This is a self-perpetuating cycle, as a woman needs to see those expressions of love to feel intimacy and safety. When a woman does not feel safe she begins testing her man or trying to make him open up with chiding, anger, or cornering him (what they call in the Game community the “spine check” or “shit-test”). Many of the tactics women use to try and get men to “open up” and share those feelings make him feel more disrespected.
One of the things we do not learn in culture today is that men and women perceive, experience, and receive respect differently for one another. Our culture has become very focused on a very feminine approach to respect, and women are not taught how to show respect to Men in a way that actually makes them feel respected. Women’s deep psychological programming itself puts up obstacles to showing men that they respect them.
This mismatch is at the heart of many of the relationship problems; the key to most long term relationships is to work around this gap. Men are often taught how to respond effectively to women’s “emotion-seeking” and testing behaviour in a firm way on the one hand, and also encouraged to learn to show emotion and affection to his partner on the other even when he is not feeling respected by her.
The problem with this approach is that it doesn’t actually resolve any of the issues as to men’s needs. Ultimately men are asked to sacrifice respect initially in hopes of earning it later on. Our culture, however, makes no effort to teach us how men feel and receive respect. Nor do they teach men how to ask for or demand respect on the other.
In the recent Ultimate Men’s Summit held by the Shift Network, one of the most frequent topics of discussion was the overall degradation of Men’s mental health, how rates of depression range fro four to eighteen times that of women varying by age group and race, and that overall men commit suicide four time more often than women do. Experts such as Dr. Jed Diamond, Dr Warren Farrell, and Dr. Gordon Clay have pointed to a lack of belonging in our society: that men don’t get what they need from our culture, including a sense of being wanted and respected.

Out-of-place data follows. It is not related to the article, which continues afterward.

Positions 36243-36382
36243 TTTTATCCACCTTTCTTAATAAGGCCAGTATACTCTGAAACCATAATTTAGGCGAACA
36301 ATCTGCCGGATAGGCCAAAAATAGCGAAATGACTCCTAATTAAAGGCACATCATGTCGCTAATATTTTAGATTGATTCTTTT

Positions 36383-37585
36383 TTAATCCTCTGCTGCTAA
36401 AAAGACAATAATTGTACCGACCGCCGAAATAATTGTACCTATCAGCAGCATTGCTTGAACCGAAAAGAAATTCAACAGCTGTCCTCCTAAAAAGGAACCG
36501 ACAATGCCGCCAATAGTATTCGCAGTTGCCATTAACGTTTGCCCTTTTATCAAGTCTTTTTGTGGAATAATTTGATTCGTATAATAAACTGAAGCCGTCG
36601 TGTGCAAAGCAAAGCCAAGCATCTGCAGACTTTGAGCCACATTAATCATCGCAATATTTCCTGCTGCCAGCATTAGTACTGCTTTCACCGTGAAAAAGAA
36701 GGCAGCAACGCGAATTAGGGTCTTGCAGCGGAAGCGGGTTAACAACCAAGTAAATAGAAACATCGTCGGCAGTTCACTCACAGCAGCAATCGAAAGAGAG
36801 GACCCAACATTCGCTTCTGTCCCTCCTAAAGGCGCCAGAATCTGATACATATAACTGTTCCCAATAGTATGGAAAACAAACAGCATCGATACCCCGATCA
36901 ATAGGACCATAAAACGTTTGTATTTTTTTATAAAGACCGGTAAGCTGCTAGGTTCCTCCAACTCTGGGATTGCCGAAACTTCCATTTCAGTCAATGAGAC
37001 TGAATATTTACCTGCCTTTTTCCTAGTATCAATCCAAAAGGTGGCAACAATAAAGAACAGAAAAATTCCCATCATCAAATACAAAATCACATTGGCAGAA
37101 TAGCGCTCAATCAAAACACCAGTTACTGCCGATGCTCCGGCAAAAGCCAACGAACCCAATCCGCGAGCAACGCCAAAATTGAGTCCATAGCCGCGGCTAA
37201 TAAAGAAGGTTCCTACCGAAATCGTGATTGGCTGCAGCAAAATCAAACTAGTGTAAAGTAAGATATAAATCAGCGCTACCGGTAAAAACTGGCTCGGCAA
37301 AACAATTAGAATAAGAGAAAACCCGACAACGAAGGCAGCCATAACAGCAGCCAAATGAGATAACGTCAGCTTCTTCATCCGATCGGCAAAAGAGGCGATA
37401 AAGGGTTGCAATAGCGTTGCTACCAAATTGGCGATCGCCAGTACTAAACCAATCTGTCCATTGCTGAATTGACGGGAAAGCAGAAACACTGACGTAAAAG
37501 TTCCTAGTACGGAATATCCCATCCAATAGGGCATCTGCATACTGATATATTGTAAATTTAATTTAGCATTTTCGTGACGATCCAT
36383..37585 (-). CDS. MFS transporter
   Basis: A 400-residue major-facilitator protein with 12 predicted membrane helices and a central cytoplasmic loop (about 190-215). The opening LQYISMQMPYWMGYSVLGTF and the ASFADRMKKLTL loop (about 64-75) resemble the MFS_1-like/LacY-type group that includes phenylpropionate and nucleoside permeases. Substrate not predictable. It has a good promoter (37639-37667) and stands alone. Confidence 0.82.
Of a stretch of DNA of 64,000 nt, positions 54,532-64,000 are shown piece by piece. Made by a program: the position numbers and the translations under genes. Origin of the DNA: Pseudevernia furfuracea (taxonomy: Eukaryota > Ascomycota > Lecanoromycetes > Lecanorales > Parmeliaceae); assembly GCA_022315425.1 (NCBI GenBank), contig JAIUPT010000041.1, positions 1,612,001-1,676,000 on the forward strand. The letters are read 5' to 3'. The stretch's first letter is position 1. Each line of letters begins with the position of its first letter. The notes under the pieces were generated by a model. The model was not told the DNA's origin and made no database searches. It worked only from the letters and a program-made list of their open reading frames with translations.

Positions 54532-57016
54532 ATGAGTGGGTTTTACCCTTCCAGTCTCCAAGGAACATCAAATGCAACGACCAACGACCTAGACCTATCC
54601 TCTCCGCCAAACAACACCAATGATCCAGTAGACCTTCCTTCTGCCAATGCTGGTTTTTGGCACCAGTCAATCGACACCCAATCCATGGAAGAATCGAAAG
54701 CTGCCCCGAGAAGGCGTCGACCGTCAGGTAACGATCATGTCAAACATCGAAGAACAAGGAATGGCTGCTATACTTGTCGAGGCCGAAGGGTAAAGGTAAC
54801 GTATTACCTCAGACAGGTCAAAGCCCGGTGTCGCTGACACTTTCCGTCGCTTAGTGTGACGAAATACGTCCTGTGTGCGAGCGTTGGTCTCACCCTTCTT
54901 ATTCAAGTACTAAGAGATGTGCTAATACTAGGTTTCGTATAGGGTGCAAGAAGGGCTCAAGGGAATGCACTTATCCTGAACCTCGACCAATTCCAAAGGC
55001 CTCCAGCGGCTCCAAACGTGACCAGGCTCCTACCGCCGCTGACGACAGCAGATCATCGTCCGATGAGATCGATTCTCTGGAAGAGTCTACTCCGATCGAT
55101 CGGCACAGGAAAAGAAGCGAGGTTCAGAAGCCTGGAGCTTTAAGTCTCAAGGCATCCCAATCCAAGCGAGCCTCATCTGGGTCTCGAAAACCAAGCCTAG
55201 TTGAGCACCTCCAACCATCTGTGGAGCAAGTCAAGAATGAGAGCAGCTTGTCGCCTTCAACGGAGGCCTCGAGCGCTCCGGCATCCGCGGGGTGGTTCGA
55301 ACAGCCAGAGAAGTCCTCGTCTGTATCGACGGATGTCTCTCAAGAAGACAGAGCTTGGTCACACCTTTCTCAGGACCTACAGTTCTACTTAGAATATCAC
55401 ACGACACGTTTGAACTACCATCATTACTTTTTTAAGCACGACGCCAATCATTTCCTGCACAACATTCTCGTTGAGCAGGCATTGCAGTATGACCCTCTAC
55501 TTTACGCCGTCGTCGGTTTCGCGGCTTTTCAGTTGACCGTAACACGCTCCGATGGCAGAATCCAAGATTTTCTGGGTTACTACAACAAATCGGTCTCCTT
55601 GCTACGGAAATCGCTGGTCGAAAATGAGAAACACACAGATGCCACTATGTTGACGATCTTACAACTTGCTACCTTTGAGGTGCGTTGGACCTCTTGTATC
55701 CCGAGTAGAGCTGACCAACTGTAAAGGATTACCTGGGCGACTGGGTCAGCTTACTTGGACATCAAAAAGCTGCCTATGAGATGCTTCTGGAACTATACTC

Our culture tends to put the onus for change on men. We cannot expect a new movement towards treating men with respect and dignity. In fact the idea that people need to be taught how to respect each gender differently is bound to meet with intense resistance. There is a narrative in our culture that Men already receive all the respect they need, and often at the detriment of women, as if respect were a finite resource.
I believe that learning to put forward a persona that demands respect, has is one of the most important hings a man can do. Like all social skills this is entirely learnable and is more of a mindset than a set of actions. I believe the core element of it is remembering that you train others on how to treat you every time you respond to their actions. If you assertively tell people when you find their actions disrespectful, and then remove yourself if you don’t get an apology you are well on your way.
Of course, part of this is learning how each gender experiences respect, and to put it out there yourself. Respect is a feedback loop: a person who acts respectfully inspires respect in others. It is also important to remember that we create the reality we live in with every choice: an act of respect creates a more respectful world, forever, and irreversibly. If we continuously put respect out there, it will make a difference to the shape of the culture.